Good morning! Here are 10 things you need to know in financial markets today.
Eurozone industrial production is coming. At 10 a.m. London time (5 a.m. ET) Europe’s statisticians will release the figures for eurozone industrial production in February. Economists are expecting a 0.4% rise month-on-month, but only a 0.7% increase on the same month last year.
Deutsche Bank’s analysts are forecasting a Labour victory in May. Ahead of the May 7 election, in which Labour Party and Prime Minister David Cameron’s incumbent Conservative Party are neck-and-neck in polls, Deutsche Bank said in a research note that the Labour Party is most likely be able to form the next government.
Standard & Poor’s just placed soured the outlook of the world’s biggest mining companies, with commodity prices staying at slump levels. Anglo-Australian giants BHP Billiton and Rio Tinto, Brazil’s Vale, Australia’s Fortescue Metals, Anglo-South African firm Anglo American, Chile’s CAP, Luxembourg-based Eurasian Resources and South Africa’s Exxaro Resources were all placed on credit watch negative by S&P.
Greece is preparing debt default options, according to the Financial Times. The FT spoke to people close to the government and said that it is “preparing to take the dramatic step of declaring a debt default unless it can reach a deal with its international creditors by the end of April.”
PM David Cameron is expanding the Conservative “Right to Buy” policy to Housing Associations. David Cameron will announced today that up to 1.3 million Housing Association (social housing) tenants will have the opportunity to buy their home at a reduced price. The policy was first applied to other social housing by Margaret Thatcher’s government in the 1980s.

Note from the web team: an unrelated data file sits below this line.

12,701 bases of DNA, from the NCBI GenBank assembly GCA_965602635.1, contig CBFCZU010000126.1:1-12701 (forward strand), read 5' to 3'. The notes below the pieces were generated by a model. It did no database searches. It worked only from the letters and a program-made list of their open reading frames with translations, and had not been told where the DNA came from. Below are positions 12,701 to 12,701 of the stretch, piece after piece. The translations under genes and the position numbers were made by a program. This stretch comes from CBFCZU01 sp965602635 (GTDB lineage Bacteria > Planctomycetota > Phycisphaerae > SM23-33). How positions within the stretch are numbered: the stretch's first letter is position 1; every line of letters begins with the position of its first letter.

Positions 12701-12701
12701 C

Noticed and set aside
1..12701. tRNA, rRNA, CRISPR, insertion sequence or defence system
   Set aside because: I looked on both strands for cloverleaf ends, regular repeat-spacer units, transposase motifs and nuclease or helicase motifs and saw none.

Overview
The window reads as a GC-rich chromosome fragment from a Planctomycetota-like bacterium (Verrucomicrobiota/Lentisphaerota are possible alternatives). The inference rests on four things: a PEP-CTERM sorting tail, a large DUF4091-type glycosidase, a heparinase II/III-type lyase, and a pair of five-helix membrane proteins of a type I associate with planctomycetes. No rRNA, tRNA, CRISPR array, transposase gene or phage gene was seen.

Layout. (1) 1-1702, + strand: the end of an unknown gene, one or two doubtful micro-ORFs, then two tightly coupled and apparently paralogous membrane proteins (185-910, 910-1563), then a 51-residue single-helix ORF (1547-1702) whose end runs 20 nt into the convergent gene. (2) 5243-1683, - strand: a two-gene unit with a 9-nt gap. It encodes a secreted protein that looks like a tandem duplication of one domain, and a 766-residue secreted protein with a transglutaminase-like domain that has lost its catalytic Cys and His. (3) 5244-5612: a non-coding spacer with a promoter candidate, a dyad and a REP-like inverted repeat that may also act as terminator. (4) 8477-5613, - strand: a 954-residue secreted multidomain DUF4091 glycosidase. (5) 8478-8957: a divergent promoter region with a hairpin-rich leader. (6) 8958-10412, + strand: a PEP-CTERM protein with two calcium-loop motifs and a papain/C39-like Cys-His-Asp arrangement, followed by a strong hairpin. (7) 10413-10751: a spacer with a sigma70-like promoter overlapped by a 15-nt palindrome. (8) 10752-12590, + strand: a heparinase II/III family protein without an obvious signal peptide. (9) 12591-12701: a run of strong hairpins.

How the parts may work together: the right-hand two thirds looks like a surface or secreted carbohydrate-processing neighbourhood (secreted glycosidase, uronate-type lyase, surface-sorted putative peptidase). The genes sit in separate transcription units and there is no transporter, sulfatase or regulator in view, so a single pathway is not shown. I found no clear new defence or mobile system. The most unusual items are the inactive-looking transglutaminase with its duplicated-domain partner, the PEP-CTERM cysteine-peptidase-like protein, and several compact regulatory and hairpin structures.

Amazon and HarperCollins reportedly reached a multi-year publishing deal. Amazon and publisher HarperCollins have reached a new multi-year publishing deal that covers both print and digital titles, The Wall Street Journal reported, citing HarperCollins. The deal calls for HarperCollins, owned by News Corp, to set the retail prices of its digital books, with incentives for HarperCollins to provide lower prices to consumers.
Toyota is going to bring a $US1 billion (£682 million) plant to Mexico. Toyota will spend $US1 billion to build a car factory in the central Mexican state of Guanajuato, with plans to announce the investment on Wednesday, two sources with direct knowledge of the matter said. The 200,000-cars-a-year factory will create about 2,400 direct jobs, one of the people told Reuters.
Morgan Stanley is bullish about US financial stocks for the first time since the crisis. Morgan Stanley’s chief US equity strategist Adam Parker highlighted a major upgrade in the firm’s view of financial stocks. “Our most substantial change and message in today’s work is to upgrade the financial sector from equal weight to overweight,” Parker wrote. “This is our first time being overweight financials in the last seven years.”
Asian markets are down. The Nikkei and Shanghai Composite index are each currently down 0.10%, while Hong Kong’s Hang Seng is down 1.03%.
Russia just lifted a ban on selling Iran missiles. President Vladimir Putin on Monday lifted a ban on supplying Iran with sophisticated S-300 air defence missile systems after Tehran’s landmark framework deal with the West over its nuclear programme.
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